A Few Of My Favorite Things: Garden Bloggers Bloom Day July 2013

– Posted in: What's up/blooming

There are lots of blooming plants in my garden, so I decided to focus on a few favorites.

Unknown striped daylily blooming in my garden

This daylily was planted by the former owner. Any guesses as to its name?

I love the vivid colors in this daylily that came with the house. There are lots of buds, so it should be in bloom for a long time.
Unknown russet daylily blooming in my garden

This striking russet daylily is blooming in the Slope Garden. I wish I knew its name.

These two daylilies are on opposite ends of the Slope Garden. I have to figure out a way to bring them closer together so the colors can play off each other.
The best white rose campion I ever grew.

This is the best white rose campion I ever grew.

It’s kind of an oxymoronic name, isn’t it? White rose campion? When you call it Lychnis coronaria ‘Alba’ it doesn’t sound so contradictory. The real mystery is why this plant looks so good. Usually, for me, rose campion is growing wherever it seeded itself, weaving in and out between other plants. It doesn’t develop such good branching because it doesn’t get the space that would enable it to do so. That’s my best guess.
Ivory Halo dogwood and perennial flax growing in my garden.

I just love the single flax flower peeking through the foliage of the Ivory Halo dogwood.

If you have ever grown perennial flax (Linum perenne), you know this scene did not last long. Each flower on this plant only lasts a day, although when it really gets going, blue flax can look spectacular. But I happened to be there at the right time, and caught this lovely juxtaposition. I guess if you want to know what else is blooming in my garden, you can look at the last of my DIY backyard bouquets.

Inspired by the words of Elizabeth Lawrence, “We can have flowers nearly every month of the year,” Carol of May Dreams Gardens started Garden Bloggers Bloom Day. On the 15th of every month, garden bloggers from all over the world publish what is currently blooming in their gardens, and leave a link in Mr. Linky and the comments of May Dreams Gardens.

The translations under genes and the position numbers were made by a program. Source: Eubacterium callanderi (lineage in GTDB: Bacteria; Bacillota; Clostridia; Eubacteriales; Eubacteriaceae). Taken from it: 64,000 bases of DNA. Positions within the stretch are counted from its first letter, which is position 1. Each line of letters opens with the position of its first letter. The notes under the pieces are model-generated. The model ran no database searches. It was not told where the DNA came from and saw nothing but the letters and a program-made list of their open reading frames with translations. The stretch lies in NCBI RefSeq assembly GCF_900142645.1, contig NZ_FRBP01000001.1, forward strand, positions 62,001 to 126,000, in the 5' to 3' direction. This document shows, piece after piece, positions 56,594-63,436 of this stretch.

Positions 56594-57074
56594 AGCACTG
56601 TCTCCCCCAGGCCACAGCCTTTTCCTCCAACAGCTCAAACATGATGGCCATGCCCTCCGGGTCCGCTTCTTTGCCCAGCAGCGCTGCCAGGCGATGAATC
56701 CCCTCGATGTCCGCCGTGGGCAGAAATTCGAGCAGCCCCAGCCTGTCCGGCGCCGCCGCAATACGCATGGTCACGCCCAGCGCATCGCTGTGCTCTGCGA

About the Author

Kathy Purdy is a colchicum evangelist, converting unsuspecting gardeners into colchicophiles. She would be delighted to speak to your group about colchicums or other gardening topics. Kathy’s been writing since 4th grade, gardening since high school, and blogging since 2002.

Now, the digging and dividing of perennials, the general autumn cleanup and the planting of spring bulbs are all an act of faith. One carries on before the altar of delayed gratification, until the ground freezes and you can’t do any more other than refill the bird feeder and gaze through the window, waiting for the snow. . . . Meanwhile, it helps to think of yourself as a pear tree or a tulip. You will blossom spectacularly in the spring, but only after the required period of chilling.

~Adrian Higgins in The Washington Post, November 6, 2013

Comments on this entry are closed.

Donna@Gardens Eye View July 21, 2013, 5:32 pm

Kathy I am enjoying lots of bright daylilies as well!

Eric Prado July 19, 2013, 9:49 am

I have the same experience in not knowing the name of flowers but I do appreciate its appearance. Sometimes, I just put a name of it based on the looks. I love how you named it “daylily”.